On my previous trip to England in 2009, I had visited the British Museum. But I had been walking all over London that day, and by the time I got to the museum I didn't have the stamina to spend much time there. This time I saw much more of the museum, but I still have not seen it all.
Many of the museum's stellar attractions are on the first floor. There is an enormous hall filled with artifacts from ancient Egypt. One of the most impressive pieces is a monumental bust of the pharaoh Rameses II.
The Egyptian collection also contains the famous Rosetta Stone, the stone inscribed in several languages which led to the decipherment of the Egyptian hieroglyphics. (It is always surrounded by crowds... just as visitors flock to the Mona Lisa in the Louvre... so I was not able to get a picture of it.)
The museum's collection of ancient Assyrian carvings is the largest in the world outside of Iraq. Carvings from the palace walls of Nimrud and Ninevah are on display, as well as huge statues of creatures that are half man and half winged lion.
One of the most famous, and most controversial, treasures of the British Museum are the so-called Elgin Marbles... the carvings taken from the Parthenon in Athens, Greece. In the late eighteenth century, Lord Elgin, the British ambassador to the Ottoman Empire (which at that time owned Greece) was given permission to remove sculptures and carved friezes from the Parthenon and ship them to England. Greece insists that the Elgin Marbles should be returned to their homeland.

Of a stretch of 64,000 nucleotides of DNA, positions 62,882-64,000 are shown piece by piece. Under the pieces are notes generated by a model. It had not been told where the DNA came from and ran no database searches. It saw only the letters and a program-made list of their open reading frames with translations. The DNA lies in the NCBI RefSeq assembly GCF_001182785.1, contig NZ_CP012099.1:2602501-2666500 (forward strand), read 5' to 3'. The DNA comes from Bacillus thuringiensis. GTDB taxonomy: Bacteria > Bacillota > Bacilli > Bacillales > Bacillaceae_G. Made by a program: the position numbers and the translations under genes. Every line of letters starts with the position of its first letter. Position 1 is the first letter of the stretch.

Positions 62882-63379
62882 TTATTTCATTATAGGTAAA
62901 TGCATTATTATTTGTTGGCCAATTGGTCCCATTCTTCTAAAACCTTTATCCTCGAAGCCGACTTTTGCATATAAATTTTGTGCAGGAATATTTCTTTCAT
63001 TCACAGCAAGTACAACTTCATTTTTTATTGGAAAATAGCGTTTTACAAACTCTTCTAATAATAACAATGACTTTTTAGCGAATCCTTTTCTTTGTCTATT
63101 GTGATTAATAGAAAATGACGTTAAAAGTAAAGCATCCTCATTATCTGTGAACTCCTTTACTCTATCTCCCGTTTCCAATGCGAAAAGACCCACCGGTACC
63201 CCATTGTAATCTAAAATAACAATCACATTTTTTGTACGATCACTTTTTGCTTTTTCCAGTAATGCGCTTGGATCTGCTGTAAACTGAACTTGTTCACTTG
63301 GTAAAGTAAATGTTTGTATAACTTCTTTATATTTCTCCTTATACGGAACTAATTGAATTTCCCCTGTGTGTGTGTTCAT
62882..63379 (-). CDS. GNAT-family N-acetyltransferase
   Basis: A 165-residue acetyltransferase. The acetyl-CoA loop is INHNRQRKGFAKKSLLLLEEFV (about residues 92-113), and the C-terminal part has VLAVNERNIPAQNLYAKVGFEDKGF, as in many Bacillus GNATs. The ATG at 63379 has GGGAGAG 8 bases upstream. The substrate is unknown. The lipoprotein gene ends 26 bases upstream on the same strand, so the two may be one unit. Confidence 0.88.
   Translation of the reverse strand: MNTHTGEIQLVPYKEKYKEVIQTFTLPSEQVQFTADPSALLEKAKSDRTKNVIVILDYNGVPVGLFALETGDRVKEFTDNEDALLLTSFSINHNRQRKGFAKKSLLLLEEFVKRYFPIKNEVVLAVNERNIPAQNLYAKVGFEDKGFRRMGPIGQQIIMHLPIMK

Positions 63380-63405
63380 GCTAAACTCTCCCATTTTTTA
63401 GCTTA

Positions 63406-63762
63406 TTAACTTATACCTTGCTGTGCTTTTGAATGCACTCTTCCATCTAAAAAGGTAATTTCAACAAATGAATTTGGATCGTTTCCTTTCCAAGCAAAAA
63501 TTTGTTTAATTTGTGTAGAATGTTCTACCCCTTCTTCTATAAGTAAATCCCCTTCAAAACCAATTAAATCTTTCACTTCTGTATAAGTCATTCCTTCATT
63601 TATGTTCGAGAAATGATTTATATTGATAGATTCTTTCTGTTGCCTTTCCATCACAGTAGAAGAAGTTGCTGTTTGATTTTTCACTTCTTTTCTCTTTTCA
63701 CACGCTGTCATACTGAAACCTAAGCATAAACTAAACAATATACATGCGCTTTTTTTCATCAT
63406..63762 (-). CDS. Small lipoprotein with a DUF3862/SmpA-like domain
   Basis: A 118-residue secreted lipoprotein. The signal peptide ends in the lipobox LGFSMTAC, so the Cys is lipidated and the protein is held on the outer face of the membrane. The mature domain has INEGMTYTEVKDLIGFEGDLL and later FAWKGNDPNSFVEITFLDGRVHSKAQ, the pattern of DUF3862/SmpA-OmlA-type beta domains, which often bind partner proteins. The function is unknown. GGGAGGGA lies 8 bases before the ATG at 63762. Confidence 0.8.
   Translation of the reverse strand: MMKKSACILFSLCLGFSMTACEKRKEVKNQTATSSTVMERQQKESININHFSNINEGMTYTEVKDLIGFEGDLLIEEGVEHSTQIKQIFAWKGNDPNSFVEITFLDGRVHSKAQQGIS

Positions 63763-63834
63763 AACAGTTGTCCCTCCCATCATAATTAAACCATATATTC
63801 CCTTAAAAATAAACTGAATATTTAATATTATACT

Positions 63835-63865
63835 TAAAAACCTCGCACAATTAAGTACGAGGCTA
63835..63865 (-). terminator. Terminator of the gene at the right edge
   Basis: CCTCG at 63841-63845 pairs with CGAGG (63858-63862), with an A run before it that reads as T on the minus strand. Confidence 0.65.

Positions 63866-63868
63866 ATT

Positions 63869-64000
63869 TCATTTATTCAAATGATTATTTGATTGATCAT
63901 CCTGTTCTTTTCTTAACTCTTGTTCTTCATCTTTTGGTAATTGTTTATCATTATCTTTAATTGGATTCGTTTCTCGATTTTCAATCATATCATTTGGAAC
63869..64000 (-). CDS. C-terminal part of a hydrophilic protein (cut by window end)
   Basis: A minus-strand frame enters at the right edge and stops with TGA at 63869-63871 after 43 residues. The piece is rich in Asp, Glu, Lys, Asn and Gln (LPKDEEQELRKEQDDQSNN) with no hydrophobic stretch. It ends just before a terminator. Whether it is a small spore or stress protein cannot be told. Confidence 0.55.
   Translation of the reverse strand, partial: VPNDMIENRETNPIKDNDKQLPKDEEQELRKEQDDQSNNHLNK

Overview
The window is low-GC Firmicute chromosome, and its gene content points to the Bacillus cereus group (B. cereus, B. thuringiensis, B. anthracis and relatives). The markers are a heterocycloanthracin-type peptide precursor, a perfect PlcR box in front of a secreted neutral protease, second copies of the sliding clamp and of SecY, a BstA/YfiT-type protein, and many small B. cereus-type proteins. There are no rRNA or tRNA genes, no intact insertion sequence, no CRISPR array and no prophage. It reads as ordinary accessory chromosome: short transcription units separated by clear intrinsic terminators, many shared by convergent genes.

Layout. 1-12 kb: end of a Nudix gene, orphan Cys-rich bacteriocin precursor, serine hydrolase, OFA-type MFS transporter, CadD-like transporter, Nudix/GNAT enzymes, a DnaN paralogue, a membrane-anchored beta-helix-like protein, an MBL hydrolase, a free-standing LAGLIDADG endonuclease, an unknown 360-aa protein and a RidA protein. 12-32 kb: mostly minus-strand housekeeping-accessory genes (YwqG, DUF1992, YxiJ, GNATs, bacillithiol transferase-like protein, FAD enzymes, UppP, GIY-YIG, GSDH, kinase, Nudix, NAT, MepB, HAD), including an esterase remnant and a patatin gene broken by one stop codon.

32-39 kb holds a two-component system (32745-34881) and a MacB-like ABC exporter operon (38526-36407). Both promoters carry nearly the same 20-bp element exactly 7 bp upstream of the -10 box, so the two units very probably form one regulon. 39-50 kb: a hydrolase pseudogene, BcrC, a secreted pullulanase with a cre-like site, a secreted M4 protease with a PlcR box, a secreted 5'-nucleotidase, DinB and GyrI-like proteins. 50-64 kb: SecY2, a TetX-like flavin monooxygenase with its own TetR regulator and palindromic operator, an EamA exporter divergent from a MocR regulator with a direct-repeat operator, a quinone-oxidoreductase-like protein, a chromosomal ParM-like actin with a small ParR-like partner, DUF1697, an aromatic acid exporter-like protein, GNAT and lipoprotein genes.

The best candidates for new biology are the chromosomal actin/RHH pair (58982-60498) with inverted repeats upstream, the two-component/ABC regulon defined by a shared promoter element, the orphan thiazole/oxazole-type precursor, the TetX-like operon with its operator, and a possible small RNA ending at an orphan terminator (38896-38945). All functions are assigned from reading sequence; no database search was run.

The Elgin Marbles fill an entire hall of the museum.
Another hall contains sculptures from the Mausoleum at Halicarnassus, which was considered one of the Seven Wonders of the Ancient World. Included are larger than life statues of King Mausolus and his wife, and a portion of a gigantic chariot horse which once stood atop the mausoleum.
On my first trip I never even made it up to the second floor. There is much more to see there. One hall contains treasures uncovered in the cemetery of the ancient Mesopotamian city of Ur. (I have seen pictures of these objects in my history books.)
Several halls deal with the history of early Britain and display artifacts from the earliest inhabitants, the Roman occupation and the medieval period. The major attraction here is the treasure trove from Sutton Hoo, a seventh century Anglo Saxon cemetery. Archaeologists found within a large burial mound the remains of an entire ship which contained the remains of a king along his treasure. The discovery shed much light on early medieval England and showed that the culture of the era was much more sophisticated than previously thought.
A gold buckle from Sutton Hoo
An iron helmet from Sutton Hoo
This a just a small sample of what the British Museum contains. To see everything would require days!
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